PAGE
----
This system is interesing but still has one paradox. It is possible to have results in such a way that no-one is winning. Just like the Rock-Paper-Scissor game, you can find a configuration where no clear winner exists. This is called the Condorcet Paradox.
An even better system would be to ask each voter to evaluate each candidate on a specific question. Something like "For each of the following candidate, how do you think they will best represent the French interests?" followed by a double entry table with one candidate per line and columns for Very good / Good / Average / Bad / Very Bad.
The question is important, as is the wording of the choices. It is important to note that we're not asking to give a note (like a star rating), we're asking to answer a question.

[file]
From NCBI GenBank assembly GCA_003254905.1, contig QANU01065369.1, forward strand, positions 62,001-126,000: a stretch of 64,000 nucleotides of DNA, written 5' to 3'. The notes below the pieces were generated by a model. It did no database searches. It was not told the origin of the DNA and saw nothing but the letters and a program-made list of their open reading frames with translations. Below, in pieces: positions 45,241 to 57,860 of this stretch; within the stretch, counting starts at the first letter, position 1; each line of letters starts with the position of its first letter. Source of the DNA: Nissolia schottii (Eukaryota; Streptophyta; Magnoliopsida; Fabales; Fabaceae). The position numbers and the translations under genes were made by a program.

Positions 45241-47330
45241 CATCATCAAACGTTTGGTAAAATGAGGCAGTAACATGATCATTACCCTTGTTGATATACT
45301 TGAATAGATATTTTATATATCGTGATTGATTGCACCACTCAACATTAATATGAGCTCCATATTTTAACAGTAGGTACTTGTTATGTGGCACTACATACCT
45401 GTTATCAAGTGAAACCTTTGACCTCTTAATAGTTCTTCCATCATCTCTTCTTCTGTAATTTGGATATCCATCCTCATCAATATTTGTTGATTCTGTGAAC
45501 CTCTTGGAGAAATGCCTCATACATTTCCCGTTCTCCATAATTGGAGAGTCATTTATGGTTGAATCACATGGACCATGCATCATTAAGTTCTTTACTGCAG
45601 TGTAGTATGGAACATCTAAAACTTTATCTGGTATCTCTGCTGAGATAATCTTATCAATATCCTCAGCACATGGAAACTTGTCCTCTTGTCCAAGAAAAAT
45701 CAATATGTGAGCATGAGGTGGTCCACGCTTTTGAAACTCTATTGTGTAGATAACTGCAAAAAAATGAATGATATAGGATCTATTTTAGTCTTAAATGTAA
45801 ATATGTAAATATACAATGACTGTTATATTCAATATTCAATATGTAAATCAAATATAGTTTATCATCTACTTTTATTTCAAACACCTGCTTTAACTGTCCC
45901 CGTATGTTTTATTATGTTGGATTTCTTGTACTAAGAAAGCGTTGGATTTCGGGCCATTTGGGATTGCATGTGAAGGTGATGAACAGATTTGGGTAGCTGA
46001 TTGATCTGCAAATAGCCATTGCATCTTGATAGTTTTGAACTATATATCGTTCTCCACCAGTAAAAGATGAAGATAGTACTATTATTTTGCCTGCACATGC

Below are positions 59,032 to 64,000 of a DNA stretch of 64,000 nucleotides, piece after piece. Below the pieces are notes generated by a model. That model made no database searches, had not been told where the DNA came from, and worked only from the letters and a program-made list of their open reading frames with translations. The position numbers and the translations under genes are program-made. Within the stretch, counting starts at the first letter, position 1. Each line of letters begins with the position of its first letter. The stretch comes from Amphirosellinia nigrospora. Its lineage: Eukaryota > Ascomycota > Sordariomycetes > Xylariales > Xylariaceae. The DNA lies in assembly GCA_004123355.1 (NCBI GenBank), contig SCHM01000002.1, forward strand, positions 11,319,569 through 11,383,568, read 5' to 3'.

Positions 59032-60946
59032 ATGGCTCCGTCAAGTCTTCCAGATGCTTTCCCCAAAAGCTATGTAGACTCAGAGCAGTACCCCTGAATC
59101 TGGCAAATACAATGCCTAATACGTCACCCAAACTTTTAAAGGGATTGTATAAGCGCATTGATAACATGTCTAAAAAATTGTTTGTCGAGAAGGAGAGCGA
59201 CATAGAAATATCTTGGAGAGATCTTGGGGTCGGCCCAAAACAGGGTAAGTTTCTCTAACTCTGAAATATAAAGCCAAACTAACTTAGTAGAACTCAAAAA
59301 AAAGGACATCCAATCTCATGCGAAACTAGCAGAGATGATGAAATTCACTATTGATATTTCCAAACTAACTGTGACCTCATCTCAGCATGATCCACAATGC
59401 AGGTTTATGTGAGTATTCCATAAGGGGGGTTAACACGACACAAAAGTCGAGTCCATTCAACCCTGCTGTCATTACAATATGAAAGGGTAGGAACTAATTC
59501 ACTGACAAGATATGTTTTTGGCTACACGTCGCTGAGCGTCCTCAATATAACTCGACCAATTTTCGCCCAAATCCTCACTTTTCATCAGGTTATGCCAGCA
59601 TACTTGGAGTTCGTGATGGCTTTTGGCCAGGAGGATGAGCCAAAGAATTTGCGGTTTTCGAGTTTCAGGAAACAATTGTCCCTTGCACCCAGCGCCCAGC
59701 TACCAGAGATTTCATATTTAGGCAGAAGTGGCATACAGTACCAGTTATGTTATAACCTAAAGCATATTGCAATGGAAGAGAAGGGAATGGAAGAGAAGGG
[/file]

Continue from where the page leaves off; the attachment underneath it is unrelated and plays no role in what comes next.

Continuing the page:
It is important because it will have an impact in the way we then calculate who is the winner. Maybe we want the one that has a majority of Very Good, or the one that has a minority of Very Bad, or something different. The suggested way, called the "majority vote", is to pick the median value for each candidate (where 50% of the votes are above, and 50% are below). The candidate with the highest median will be elected. In case of ties, we keep only the contenders and do a "trim average": we remove the best and worst results of each and recalculate the median until we have a clear winner.
I really like that the way we express our choice is not boolean and have many more nuances. Finding the right way to extract one leader from all this data is tricky. If everyone plays fair, it will pick a candidate no-one really has a strong opinion about. No-one really wanted him or her, but no-ones really rejected him or her either. Is it really what democracy is about? I'm not sure, but once again it raises an interesting question.